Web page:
What is Crazy? A commentary on what it means to be mentally-ill, this novel has a wide variety of characters that are demarcated by a single line: who is in and who is out. Nurse Ratched, a psychopath and perverse, is viewed differently because of the position she holds. If she were to act the same way as patient in her own ward, she would be labeled with every DSM code there is. McMurphy is supposed to be the only inmate who is not mentally ill, having faked his insanity. He pushes the boundaries, too, with throwing tantrums and manipulating other patients. Many of the patients have psyches similar to our own, dealing with low self-esteem or self-acceptance and their is neuroticism on the staff. With everyone exhibiting a wide array of “abnormal” behavior, it shows how hard it is to cleanly arrive at an objective normal.
What is Therapeutic? McMurphey, working the system, gets the green light for a day trip to go fishing. Of course Ratched tries to put a stop to it, but she ends up losing this round. There is a transformation that occurs on the boat with the patients. On the trip there, they lack confidence and consider themselves worthless. They remark that they shouldn’t have left the safety of the hospital. Their interactions with the public is one of master and servant. On the way back, however, they have built up confidence and experience. The same folks who ribbed them no longer do — they sensed the change in the patients. It is telling that the most therapeutic benefit (a phrase used in the book often) occurred due to a single day trip which outdid the multitude of institutional programs.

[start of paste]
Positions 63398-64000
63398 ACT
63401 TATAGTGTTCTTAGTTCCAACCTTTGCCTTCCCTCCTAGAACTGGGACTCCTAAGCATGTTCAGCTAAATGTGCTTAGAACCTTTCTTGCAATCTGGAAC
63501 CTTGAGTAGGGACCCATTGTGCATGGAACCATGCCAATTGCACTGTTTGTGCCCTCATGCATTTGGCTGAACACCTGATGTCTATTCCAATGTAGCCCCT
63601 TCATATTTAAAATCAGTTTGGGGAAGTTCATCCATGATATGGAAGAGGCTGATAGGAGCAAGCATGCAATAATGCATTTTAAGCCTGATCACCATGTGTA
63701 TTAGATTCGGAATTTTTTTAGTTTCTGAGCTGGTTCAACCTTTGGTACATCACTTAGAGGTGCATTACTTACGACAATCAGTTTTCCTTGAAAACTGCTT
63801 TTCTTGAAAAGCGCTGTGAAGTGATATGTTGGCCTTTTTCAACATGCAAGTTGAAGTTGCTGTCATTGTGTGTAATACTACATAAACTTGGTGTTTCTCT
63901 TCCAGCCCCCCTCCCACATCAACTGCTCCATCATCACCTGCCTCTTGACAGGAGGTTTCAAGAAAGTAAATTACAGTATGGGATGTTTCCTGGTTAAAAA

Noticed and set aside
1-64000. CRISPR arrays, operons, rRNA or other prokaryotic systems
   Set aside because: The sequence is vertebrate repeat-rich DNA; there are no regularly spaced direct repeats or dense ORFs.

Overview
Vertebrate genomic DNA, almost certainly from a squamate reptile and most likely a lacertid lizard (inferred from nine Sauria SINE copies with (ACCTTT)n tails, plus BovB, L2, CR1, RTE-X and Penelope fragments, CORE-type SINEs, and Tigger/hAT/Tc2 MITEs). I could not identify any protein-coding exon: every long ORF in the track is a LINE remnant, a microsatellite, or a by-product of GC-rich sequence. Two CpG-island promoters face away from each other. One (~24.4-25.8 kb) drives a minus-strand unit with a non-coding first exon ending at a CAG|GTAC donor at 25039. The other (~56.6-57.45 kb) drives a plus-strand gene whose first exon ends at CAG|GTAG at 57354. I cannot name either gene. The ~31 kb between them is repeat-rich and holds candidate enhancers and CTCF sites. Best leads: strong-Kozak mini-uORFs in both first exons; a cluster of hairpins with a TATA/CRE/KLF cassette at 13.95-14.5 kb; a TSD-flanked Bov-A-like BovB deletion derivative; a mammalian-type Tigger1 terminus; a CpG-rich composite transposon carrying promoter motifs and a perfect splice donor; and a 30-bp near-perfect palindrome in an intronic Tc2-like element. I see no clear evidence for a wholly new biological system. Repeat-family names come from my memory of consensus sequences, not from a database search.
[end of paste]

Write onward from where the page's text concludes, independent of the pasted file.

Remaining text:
Appearance over Effect: Administration views Ratched’s ward as well ran; no one really cares about if she is fulfilling the true purpose of the institution. They have a daily group therapy session, but she uses this time to destroy the patient’s self-esteem further and to find out their weak spots to use against them later. While seemingly offering “therapeutic benefit,” it is nothing more than scam. This theme becomes even more powerful when paired with the historic backdrop of the state of mental health rehab in the 60s. The big institutions with large staffs and intelligent doctors were false projections for the public to buy into, and people readily did. Sometimes, appearance is more important to society than actual change.
Mental Health = Following Rules: The role of society is one that permeates every page, and there are multiple ways to frame how the book uses it. One way is to consider how society uses rules as a way to dictate if someone is mentally ill or not. Since these people cannot follow the “rules” of society, they most be rehabilitated to do so. This leads to constructing a quasi-democracy within the ward to give people a chance to operate in a mini-version of society. These rules quickly end up being Nurse Ratched’s, as she dictates what is done and how. This makes a powerful statement on outside of the ward: someone’s making the rules out there, too. These rules are powerful, enough to get one institutionalized or ostracized. Have we spent enough time thinking about the significance of these norms and what they are doing to us?
[conclusion.] This book has it all. Story elements ultimately impact point; you can’t have one without the other. Thankfully, “One Flew Over the Cuckoo’s Nest” gives you both, having an endless amount of poignancy backed by great story.
Other People’s Take:
- Cynic on Wings: “This book is probably one of my favorite classics of all time.”
- MI Book Reviews:“This book should have been perfect, but I can’t overlook how it has aged so badly.”
- Mission Viejo Library: “Overall, this book was very enjoyable, and I will encourage everyone to read it.”